It is the application value of Ethereum that has attracted thousands of developers into it. According to startup Dappros, Ethereum Eco currently has more than 17,000 developers worldwide.

More importantly, the Ethereum platform has also spurred billions of dollars in economic activity, from token sales to DeFi lending, and has influenced regulators' perceptions of “decentralized” cryptocurrencies.

2. ETH 2.0 development

For the future development of Ethereum, the participants of Devcon 5 also actively discussed.

According to Peter Mauric, Head of Parity Communications at Ethereum Client, most of the funding projects related to Ethereum will now be created on the new blockchain (Eth 2.0).

“No one really knows what Eth 1.0 will look like once Eth 2.0 arrives,” Mauric said. “The current Ethereum client doesn’t have much new development, and most of the ongoing work is maintenance.”

Currently, there is still one or two years before the actual arrival of ETH 2.0. The first phase of Eth 2.0, Phase 0, will go live before the first quarter of 2020.

“The Ethereum moved to Phase 0 will be converted to a new token. These tokens cannot be transferred over the chain for at least six months after the new currency comes out. Until then, the user has been in a locked position.”

There are currently no clear plans on how to move hundreds of Ethereum-based tokens and smart contracts (including DeFi projects) into the new chain.

In the panel discussion of Eth 1.0 transition to Eth 2.0, V God said that “final” will have a roadmap to transition tokens to the new system, “nearly without any disruption”. The audience also raised several questions about Eth 2.0, including the price of new tokens, the price changes of these assets on the open market, and how exchanges support liquidity during the transition period.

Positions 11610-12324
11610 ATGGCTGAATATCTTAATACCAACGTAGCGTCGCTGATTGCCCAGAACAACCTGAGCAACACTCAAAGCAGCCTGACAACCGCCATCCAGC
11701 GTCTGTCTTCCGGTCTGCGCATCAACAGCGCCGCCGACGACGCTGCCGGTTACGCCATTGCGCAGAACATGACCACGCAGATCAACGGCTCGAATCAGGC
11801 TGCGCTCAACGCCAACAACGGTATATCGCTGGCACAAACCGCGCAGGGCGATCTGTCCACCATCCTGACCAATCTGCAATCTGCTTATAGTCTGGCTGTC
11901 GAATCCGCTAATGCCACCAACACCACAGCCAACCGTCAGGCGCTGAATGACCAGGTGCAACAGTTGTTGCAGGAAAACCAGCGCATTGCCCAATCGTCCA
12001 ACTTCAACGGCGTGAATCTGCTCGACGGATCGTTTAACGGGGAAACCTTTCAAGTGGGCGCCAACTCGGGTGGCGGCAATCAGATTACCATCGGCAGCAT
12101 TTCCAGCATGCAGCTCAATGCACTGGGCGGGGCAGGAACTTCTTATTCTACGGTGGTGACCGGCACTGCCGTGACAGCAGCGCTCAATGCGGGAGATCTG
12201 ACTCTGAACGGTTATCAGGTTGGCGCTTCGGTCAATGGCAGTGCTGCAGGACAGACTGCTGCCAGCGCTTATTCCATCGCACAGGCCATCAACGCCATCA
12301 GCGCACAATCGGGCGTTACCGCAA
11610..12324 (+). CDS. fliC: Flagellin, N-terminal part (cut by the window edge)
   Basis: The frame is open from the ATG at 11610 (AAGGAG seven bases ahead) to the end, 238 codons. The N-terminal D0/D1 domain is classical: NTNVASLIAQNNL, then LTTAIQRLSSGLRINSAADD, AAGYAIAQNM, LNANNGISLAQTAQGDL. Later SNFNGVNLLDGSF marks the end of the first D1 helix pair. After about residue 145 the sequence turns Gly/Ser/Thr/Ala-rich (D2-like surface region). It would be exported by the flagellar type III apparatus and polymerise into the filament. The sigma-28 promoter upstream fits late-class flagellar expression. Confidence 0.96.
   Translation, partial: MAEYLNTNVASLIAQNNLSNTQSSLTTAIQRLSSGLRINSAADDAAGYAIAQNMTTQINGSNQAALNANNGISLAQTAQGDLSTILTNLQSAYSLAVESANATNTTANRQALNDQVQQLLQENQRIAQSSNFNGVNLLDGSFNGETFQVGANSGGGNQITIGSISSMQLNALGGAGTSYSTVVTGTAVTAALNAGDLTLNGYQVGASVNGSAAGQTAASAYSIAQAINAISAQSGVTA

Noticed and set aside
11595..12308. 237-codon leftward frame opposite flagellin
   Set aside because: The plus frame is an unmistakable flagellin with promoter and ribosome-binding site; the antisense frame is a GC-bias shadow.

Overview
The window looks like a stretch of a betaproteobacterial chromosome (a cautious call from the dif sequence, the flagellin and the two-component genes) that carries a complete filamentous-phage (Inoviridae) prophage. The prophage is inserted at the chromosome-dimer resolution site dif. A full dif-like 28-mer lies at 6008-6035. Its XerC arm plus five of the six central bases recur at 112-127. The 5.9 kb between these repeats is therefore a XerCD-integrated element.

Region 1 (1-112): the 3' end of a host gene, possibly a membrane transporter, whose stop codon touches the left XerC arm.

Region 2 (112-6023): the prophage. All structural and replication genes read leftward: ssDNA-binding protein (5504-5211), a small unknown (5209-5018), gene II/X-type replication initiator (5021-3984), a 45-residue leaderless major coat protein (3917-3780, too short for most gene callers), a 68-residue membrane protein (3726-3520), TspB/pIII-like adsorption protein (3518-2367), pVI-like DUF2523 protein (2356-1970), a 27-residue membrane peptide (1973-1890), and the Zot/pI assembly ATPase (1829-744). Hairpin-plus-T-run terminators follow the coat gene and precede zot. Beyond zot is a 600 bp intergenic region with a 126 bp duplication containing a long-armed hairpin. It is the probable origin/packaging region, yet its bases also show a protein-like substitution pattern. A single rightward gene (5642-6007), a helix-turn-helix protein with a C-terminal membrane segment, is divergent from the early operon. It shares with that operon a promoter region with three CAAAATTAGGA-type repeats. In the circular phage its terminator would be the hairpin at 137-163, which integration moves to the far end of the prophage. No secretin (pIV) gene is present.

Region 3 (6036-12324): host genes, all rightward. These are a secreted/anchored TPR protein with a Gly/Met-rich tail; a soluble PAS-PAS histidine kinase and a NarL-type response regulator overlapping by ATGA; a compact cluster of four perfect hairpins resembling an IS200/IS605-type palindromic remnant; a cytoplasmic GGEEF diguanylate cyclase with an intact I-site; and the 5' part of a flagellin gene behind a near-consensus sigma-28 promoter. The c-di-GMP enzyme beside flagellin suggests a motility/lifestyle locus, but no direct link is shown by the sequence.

The Ethereum core developer team, including V God, did not give a clear answer.

Currently, there are 9 teams working for Eth 2.0 clients, including Protocol Labs, Chainsafe and ConseSys' PegaSys, but each is a government.

The Ethereum Foundation signing developer Jamie Pitts expressed concern at the opening ceremony of Devcon 5.

“I feel that they lack strategy. I think there are a lot of teams working on their ideas, but there is a lack of coordination,” Pitts said.

In addition, most of the funding for Eth 1.0 and Eth 2.0 development is still mainly from the Ethereum Foundation or ConsenSys.

However, a member of the ETH 2.0 team named Eigenmann said that the ETH 2.0 development work was not his focus because he did not get enough money.

Therefore, a Parity staff member bluntly stated at the opening ceremony that “more ways to obtain the funds needed for the (ETH 2.0) protocol design must be found”.

3.V God has something to say

V God said that Eth 1.0 is a successful experiment that paved the way for Eth 2.0, which requires POS (proof-of-stake) to motivate before real-time trading.

“I think it (ETH 1.0) has done a lot of good things, and the prosperity of ICO (the first token issue) is almost caused by Ethereum.” V God said that the ICO exploded in 2017, many of which were used in Taifang The token is carried out.

As for the Layer 2 solution, V God said that the progress of some programs was “slower than expected”, and Raiden and Plasma did not make much progress. "But people are still trying and trying to do it."

(Odaily Planet Daily Note: Layer 2 is also a type of expansion plan, which advocates placing a large number of transactions outside the chain, and only settlement on the chain to increase the transaction speed and expand the block capacity.)